Colin Trengove, Sheep Health Lecturer, UA Roseworthy (email@example.com)
What a summer - after many days in which you could fry an egg on your bonnet and worms in the paddock, the recent 30-100mm rainfall has definitely been sufficient to promote worm larval emergence. What are the risks? These conditions are ideal especially for Haemonchus (Barbers pole worm) to emerge in susceptible areas and so producers need to be vigilant in monitoring for the presence of this worm in the following 3-4 weeks.
The dry hot summer up to mid February had promoted low worm risk pastures reflected in lower egg counts generally, but significant summer rainfall not only reduces dry standing feed value, but gives worms the signal to resume their life cycle. Their survival on the ground like the green feed that germinates is likely to be short lived as hot dry conditions would be expected to return in February/March. However, the short term green feed provides a great protein boot to grazing livestock and the brief access to worm larvae can be sufficient to create significant worm burdens going into autumn and beyond. The logical strategy is to monitor for worm larval intake by WEC monitoring 3-6 weeks after rainfall exceeding 30mm.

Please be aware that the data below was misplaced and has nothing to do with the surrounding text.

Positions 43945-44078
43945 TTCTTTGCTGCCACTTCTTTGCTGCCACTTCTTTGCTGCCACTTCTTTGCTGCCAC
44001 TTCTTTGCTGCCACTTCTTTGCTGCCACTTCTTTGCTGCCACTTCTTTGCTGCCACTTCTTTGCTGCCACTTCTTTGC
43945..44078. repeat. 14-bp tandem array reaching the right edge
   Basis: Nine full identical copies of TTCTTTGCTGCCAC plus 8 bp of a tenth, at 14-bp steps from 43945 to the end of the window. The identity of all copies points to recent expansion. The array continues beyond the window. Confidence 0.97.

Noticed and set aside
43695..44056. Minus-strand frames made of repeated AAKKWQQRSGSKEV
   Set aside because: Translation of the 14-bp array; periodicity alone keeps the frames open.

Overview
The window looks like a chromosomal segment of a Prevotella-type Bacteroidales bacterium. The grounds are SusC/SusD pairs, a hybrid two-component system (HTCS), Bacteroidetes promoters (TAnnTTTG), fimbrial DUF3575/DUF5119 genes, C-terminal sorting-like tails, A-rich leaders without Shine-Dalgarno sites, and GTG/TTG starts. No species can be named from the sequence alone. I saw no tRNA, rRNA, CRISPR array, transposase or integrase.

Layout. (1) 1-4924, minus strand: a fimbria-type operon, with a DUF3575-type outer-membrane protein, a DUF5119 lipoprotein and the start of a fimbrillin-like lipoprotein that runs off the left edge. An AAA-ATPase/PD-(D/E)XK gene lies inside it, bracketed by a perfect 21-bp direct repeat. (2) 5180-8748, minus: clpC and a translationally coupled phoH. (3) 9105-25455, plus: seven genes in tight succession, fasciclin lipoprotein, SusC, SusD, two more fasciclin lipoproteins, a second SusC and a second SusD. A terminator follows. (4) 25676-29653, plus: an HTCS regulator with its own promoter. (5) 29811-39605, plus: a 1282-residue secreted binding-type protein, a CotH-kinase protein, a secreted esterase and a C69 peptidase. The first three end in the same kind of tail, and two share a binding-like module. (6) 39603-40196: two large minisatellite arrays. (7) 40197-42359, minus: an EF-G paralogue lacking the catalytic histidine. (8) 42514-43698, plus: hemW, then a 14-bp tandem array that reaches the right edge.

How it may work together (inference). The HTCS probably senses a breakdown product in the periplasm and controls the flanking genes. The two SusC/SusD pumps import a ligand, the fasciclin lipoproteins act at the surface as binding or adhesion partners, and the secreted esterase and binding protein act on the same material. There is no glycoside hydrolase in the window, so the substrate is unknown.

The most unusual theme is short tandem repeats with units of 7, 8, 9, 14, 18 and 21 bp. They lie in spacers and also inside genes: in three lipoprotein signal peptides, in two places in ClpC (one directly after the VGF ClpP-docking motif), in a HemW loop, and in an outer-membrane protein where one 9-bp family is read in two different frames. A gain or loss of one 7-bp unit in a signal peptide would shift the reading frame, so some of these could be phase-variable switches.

A "second summer drench” is ideally avoided from a drench resistance perspective, but strategically the need is best based on the monitoring results. Remember – if a drench is deemed necessary in late summer, use a drench group that you haven’t used in your flock in the past 12 months.